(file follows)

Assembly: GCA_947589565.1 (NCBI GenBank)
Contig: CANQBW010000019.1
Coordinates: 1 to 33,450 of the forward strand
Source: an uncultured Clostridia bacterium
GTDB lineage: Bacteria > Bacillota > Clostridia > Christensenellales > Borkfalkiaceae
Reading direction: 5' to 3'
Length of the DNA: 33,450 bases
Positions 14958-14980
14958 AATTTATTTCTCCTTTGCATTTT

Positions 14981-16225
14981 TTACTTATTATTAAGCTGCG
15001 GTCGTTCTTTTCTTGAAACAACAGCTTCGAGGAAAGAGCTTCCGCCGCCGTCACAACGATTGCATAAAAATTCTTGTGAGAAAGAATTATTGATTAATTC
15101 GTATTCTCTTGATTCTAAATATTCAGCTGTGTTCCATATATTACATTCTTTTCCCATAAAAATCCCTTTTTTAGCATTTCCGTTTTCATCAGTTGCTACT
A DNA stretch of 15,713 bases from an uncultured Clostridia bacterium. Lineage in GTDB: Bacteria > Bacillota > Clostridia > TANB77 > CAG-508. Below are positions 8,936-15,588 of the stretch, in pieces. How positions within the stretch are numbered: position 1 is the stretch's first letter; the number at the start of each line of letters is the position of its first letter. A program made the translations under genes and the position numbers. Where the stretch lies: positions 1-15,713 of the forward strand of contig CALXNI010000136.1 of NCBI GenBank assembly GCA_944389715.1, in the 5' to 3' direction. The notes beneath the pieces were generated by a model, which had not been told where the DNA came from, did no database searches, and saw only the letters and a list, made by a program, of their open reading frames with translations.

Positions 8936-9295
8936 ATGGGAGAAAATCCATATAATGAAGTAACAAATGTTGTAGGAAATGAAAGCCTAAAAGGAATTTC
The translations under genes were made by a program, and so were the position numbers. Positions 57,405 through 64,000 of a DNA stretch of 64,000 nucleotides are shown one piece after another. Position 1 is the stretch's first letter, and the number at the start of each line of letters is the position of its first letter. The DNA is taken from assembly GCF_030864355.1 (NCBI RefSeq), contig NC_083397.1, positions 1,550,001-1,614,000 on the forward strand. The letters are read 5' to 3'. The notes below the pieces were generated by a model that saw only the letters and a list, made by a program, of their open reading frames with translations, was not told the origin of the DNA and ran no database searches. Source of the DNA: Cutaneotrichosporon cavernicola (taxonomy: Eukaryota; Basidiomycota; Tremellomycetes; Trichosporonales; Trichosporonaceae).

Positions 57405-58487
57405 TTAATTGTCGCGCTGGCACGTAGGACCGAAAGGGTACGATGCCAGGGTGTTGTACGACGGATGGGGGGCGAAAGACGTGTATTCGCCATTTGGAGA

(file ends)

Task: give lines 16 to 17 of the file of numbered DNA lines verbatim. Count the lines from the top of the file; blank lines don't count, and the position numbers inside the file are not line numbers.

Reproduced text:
8936 ATGGGAGAAAATCCATATAATGAAGTAACAAATGTTGTAGGAAATGAAAGCCTAAAAGGAATTTC
The translations under genes were made by a program, and so were the position numbers. Positions 57,405 through 64,000 of a DNA stretch of 64,000 nucleotides are shown one piece after another. Position 1 is the stretch's first letter, and the number at the start of each line of letters is the position of its first letter. The DNA is taken from assembly GCF_030864355.1 (NCBI RefSeq), contig NC_083397.1, positions 1,550,001-1,614,000 on the forward strand. The letters are read 5' to 3'. The notes below the pieces were generated by a model that saw only the letters and a list, made by a program, of their open reading frames with translations, was not told the origin of the DNA and ran no database searches. Source of the DNA: Cutaneotrichosporon cavernicola (taxonomy: Eukaryota; Basidiomycota; Tremellomycetes; Trichosporonales; Trichosporonaceae).